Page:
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Just 5 nights on this chartered boat sailing from Luxor to Aswan. Offshore excursions included. Unli food and unli drinks. Good for only 16 pax. Good food, and even better service. What a treat! This is most certainly my kind of holiday.

The engine makes life comfortable for all 16 of us. Well-appointed, air-conditioned rooms. Hot coffee & tea. Cold bevs and hot meals. Good music and adequate lighting. A tugboat pulls us across the River Nile and the splash we make as we glide through the Nile is a symphony we’d likely miss once we get off. How nice to wake up to catch sunrise and enjoy wine or beer as we wait for sunset. A few hours in the morn and another after lunch make up our offshore excursions. Just enough activities for each day. Even more time to enjoy each other’s company on the boat.

Captain is a kindly 56 year old Egyptian who has a younger brother also working on the boat. We don’t know what the younger Ibrahim does but we all remember him as the young lad with good dance moves when we feel like turning after-dinner sessions into dancing parties. The Chefs cook up real good meals and have good dancing feet too! Same goes for Mandouh who is forever charming us with his stories on his 7 year old twins and always beat us with his keen sense of anticipation of what we need. A vodka here, some toast, more desserts, another glass of wine. To feel spoiled and pampered is an understatement. These men made us feel so comfortable and truly took good care of us.

This isn’t my first time cruising the Nile. Back in ‘96, we sailed on a bigger boat M/S Oberoi from Aswan to Luxor . Meals and service excellent but nothing beats having the boat all to yourselves. Besides, it wasn’t an open bar back then. Our Tour Guide sailed with us too and Mahmoud is a gem of a guide. He doesn’t mind us calling him “Superman”, by the way. His spiel had just the right amount of information laced with just enough excitement to keep us interested. Never too much info to douse our interest or give us indigestion over too much historical facts. This guy knows his stuff.

Over the 6 days and 5 nights cruising the Nile, Mahmoud’s itinerary covered the same spots I’ve visited 24 years ago, plus a couple more which I particularly enjoyed. El Kab and the Sandstone Quarry of Gebel Al Sisila are worthy sites to visit along the Nile. I am including the link to our boat’s website for those who are planning to do a River Nile Cruise. We still have 2 nights to go on this riverboat cruise but this comes with our recommendation. We are that confident it can only get better! (https://www.divenewswire.com/aggressor-announces-new-brand-aggressor-river-cruises-with-the-nile-queen/)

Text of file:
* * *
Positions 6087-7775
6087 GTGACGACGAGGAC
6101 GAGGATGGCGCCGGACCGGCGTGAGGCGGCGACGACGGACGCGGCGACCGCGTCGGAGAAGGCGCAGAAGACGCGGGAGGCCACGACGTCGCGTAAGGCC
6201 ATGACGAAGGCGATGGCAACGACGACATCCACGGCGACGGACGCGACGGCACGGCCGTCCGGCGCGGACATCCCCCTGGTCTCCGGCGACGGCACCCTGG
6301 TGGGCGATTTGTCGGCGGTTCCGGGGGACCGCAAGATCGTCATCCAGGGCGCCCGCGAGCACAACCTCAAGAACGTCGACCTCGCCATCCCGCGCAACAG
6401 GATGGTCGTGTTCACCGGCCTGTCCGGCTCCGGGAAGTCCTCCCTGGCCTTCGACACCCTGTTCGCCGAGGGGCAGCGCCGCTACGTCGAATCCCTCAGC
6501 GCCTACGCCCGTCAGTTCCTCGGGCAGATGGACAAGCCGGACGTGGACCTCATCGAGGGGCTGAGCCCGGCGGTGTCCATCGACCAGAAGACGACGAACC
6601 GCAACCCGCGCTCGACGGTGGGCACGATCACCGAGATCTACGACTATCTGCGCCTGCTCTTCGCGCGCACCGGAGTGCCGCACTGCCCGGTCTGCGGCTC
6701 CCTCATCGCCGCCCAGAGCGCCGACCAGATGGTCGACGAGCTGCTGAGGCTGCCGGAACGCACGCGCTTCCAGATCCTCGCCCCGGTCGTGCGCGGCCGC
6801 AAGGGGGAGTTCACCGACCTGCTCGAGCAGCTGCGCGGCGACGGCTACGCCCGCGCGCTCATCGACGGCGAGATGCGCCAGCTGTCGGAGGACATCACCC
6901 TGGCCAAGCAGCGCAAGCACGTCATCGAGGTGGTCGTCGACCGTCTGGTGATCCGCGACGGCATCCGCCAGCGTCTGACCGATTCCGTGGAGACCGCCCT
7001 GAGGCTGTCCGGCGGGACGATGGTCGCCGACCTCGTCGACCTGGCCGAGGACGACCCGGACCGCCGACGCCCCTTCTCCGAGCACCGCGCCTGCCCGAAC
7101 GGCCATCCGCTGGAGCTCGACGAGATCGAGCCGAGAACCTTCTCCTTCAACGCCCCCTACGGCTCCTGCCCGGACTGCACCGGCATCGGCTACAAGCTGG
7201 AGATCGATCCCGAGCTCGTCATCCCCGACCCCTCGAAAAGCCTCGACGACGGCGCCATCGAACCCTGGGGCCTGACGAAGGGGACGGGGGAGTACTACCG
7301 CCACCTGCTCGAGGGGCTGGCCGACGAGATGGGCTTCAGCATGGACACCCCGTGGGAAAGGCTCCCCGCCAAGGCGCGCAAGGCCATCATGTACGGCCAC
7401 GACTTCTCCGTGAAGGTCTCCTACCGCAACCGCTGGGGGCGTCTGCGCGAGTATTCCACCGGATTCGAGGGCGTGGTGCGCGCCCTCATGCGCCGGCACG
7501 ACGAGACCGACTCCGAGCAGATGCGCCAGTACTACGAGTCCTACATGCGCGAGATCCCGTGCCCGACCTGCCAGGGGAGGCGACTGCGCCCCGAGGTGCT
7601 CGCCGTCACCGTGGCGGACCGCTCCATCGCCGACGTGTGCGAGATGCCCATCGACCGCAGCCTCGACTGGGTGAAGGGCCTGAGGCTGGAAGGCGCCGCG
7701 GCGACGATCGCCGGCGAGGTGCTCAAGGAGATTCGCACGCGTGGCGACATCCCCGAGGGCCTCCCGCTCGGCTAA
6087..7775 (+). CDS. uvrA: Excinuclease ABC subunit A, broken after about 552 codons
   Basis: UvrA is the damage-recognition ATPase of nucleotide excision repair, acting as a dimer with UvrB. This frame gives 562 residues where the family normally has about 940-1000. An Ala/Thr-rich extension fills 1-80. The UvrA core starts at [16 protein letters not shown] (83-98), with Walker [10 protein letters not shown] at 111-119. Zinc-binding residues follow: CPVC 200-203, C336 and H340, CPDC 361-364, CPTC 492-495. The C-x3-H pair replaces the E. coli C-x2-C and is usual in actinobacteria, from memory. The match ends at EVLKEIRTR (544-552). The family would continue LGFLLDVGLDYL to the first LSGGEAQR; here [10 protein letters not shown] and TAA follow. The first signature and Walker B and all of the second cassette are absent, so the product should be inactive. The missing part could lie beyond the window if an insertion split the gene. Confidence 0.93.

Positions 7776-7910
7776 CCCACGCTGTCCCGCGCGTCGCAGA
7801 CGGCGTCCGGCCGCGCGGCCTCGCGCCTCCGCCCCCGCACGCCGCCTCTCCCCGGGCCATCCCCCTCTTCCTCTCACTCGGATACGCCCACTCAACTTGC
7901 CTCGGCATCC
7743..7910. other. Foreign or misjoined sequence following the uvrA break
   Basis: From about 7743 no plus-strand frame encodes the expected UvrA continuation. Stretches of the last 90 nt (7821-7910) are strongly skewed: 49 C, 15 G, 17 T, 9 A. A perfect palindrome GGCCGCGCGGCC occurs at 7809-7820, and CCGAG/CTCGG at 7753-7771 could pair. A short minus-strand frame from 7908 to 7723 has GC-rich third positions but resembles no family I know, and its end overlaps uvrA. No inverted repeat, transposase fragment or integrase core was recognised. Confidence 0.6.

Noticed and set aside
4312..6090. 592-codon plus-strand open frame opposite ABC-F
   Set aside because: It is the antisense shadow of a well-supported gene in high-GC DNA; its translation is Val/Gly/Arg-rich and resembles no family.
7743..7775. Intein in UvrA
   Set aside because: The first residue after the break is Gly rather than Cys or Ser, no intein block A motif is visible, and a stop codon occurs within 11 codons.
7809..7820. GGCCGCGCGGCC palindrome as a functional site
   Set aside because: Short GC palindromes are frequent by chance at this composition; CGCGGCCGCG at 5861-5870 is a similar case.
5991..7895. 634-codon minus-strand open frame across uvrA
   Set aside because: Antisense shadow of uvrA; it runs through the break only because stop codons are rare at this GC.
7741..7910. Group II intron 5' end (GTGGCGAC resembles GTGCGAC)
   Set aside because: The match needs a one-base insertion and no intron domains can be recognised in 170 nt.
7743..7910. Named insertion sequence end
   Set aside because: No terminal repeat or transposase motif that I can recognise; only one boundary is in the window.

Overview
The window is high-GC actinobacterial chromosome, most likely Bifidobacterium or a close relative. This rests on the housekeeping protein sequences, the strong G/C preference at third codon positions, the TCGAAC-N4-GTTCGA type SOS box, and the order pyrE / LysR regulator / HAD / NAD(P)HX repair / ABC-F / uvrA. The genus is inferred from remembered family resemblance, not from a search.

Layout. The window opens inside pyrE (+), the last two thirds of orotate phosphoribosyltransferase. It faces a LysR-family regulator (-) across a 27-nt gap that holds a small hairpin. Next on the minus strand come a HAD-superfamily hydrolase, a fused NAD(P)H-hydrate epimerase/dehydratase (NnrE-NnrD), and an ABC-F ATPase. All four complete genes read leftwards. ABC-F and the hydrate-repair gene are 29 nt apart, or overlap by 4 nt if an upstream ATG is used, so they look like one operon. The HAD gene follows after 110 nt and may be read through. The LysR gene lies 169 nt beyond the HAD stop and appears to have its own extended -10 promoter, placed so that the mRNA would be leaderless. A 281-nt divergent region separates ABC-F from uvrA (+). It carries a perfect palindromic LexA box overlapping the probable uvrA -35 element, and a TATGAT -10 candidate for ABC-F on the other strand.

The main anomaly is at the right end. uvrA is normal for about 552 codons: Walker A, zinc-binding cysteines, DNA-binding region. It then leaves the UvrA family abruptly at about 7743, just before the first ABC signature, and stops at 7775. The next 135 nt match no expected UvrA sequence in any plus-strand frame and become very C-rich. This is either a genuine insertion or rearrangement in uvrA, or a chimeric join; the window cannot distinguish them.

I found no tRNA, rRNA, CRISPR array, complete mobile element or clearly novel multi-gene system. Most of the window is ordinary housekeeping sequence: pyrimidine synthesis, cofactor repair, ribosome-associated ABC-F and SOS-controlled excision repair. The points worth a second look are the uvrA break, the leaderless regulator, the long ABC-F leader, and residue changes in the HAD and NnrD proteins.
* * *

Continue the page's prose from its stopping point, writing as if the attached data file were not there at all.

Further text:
Some mornings are just better. Woke up early to ride a hot air balloon in Luxor, Egypt. Was it worth feeling deprived of all those zzzz’s?

We arrived early enough to watch how the balloons are made ready for the one-hour sunrise ride over the Valley of the Kings, Karnak Temple, Luxor Temple, Temple of Hatshepsut and the rest of the necropolis.

Rising and getting ready to leave at 4am took a lot of effort. Our Nile Cruise riverboat packed a breakfast and snack bag for all 16 of us. But breakfast without a proper coffee just doesn’t make the cut. And the “take-off” area isn’t your regular terminal. Nor is it your typical departure lounge. I literally climbed up the basket (and with much effort and deliberate moves, climbed out) to make sure the hot air balloon does not rise up without me. Oh btw, the captain handed out “certificates” after the ride, which I was careful to discreetly decline. No need for any certificates. Whatever for? Besides, it just adds to the waste — not exactly environment-friendly. 🤪